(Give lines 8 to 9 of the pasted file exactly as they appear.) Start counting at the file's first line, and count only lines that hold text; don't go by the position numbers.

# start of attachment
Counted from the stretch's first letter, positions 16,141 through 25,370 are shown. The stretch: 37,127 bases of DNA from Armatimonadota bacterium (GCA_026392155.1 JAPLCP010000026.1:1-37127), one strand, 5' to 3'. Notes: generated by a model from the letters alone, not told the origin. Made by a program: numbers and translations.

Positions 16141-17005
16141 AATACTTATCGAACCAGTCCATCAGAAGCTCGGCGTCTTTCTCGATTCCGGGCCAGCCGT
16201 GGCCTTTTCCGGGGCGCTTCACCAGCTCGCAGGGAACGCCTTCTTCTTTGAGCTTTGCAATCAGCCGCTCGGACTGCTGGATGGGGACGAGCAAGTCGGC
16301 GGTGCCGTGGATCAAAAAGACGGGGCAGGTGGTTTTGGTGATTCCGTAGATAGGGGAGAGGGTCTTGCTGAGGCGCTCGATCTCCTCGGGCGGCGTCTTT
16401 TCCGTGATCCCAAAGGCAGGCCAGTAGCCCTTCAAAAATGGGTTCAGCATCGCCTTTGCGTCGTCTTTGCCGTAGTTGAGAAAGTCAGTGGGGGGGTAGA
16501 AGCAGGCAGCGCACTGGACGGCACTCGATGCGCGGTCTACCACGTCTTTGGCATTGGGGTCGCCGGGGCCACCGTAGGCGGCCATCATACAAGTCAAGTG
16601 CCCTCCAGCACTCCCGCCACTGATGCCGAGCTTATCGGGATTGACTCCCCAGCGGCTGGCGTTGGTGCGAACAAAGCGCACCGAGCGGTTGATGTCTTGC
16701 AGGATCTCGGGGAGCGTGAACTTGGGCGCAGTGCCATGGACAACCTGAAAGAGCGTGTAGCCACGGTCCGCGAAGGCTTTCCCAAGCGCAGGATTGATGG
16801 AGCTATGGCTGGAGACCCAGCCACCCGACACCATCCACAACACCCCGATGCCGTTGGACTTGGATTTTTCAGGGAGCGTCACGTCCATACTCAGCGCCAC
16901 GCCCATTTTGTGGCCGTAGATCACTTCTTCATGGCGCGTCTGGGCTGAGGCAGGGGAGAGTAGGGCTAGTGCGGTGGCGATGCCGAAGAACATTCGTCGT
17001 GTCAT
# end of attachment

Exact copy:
16601 CCCTCCAGCACTCCCGCCACTGATGCCGAGCTTATCGGGATTGACTCCCCAGCGGCTGGCGTTGGTGCGAACAAAGCGCACCGAGCGGTTGATGTCTTGC
16701 AGGATCTCGGGGAGCGTGAACTTGGGCGCAGTGCCATGGACAACCTGAAAGAGCGTGTAGCCACGGTCCGCGAAGGCTTTCCCAAGCGCAGGATTGATGG